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A bare mattress lying on the floor. This was where dozens of Filipino teachers trafficked to America in the early 2000s would rest their heads and sleep, in an empty apartment they would call home only days after arriving in a foreign country.
Many of these teachers had been promised lucrative teaching jobs in Texas after paying thousands of dollars in fees to a Houston-based recruitment agency called Omni Consortium, according to US federal court records.
Instead, the teachers found themselves unemployed, low on funds, unable to buy food and clothes, and forced to share cramped living quarters. Many of them also did not know how to drive, an effective death knell for newcomers trying to adjust to the car-driven culture of America.
The 2003 Omni Consortium case represents the first reported case of Filipino migrant teachers being trafficked in America, according to a 2009 American Federation of Teachers (AFT) report.
This decades-long story recently resurfaced online after acclaimed Fil-Am essayist Jia Tolentino, who writes for the American literary publication The New Yorker, came under fire in late May for defending, in a personal blog post, her father and grandmother for their involvement in the Texas scheme.
Omni Consortium owners Noel and Florentina Tolentino both pleaded guilty to conspiracy to defraud the US government in 2008. Some now believe the US government’s lengthy prosecution of the Tolentinos was overzealous and politically-motivated, given the political climate hostile towards immigrants after 9/11 in America. The Tolentinos were left bankrupt as a result of the litigation.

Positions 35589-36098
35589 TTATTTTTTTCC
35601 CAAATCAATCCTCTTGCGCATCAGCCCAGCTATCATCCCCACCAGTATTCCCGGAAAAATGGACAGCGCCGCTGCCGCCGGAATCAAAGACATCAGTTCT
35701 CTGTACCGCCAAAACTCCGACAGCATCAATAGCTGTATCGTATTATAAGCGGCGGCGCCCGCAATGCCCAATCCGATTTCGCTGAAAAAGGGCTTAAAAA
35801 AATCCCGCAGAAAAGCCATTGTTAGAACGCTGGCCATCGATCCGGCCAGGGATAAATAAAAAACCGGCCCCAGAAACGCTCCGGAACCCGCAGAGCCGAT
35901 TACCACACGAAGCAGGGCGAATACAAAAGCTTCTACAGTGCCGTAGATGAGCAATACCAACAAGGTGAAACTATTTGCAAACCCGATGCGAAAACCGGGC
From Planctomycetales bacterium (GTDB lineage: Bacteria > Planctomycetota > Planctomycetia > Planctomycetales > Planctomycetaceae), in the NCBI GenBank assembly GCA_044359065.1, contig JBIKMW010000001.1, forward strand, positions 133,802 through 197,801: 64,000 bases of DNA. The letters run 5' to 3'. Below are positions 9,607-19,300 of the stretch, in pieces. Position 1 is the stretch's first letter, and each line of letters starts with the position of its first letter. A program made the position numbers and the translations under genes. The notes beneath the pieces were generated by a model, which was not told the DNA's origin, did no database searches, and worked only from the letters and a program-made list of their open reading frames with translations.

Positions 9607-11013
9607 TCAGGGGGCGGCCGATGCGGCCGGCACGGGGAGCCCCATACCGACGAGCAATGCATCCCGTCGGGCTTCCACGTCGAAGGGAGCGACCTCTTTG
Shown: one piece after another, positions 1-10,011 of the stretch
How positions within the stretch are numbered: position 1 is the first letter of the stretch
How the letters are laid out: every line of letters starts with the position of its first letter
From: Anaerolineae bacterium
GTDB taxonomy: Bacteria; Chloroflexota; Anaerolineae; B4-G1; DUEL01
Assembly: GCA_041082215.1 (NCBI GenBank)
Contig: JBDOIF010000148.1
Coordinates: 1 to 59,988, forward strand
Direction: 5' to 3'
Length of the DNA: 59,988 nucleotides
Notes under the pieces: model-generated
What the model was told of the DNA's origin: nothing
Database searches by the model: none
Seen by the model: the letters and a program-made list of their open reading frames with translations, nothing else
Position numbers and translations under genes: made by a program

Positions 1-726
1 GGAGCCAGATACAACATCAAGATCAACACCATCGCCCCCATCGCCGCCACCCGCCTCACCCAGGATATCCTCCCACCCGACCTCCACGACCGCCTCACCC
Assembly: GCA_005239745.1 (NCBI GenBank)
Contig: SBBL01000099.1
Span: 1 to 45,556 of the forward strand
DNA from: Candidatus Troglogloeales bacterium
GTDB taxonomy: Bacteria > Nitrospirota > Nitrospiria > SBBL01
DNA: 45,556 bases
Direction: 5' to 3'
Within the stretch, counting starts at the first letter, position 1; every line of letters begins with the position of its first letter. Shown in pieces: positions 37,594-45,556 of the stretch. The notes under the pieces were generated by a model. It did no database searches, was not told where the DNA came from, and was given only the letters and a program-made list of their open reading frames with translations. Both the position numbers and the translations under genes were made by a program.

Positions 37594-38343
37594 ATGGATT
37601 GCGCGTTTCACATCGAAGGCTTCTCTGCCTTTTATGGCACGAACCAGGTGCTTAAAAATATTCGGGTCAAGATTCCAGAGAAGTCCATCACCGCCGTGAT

In 2001, Omni recruited more than 200 Filipino teachers to work in rural Texas school districts in much the same way that another Fil-Am recruiter, Lulu Navarro, would later do in Louisiana, as Rappler’s report in Part 1 documented.
Omni’s scheme involved charging the recruits excessive fees, encouraging them to take risky, high-interest loans, and threatening to confiscate their passports or deport them if they complained. Out of the 273 recruits, fewer than 100 had an actual teaching job waiting for them when they arrived in Texas, court records showed.
“I think it’s somewhat disingenuous to make it seem like her parents were being altruistic and were doing this to give these Filipino teachers a better life,” said Ethel Tungohan, a migration and labor expert who teaches at York University in Toronto.
“If you read actual case documents, [Jia’s] parents profited tremendously. They’re not really doing this out of the goodness of their hearts, they’re doing this because it’s a business.”
While recruiting healthcare workers from the Philippines has been around since the 1940s (READ: Why Filipino nurses are a huge presence in US healthcare), the last two decades have seen a loose string of US-based recruitment agencies starting to focus on teacher recruitment.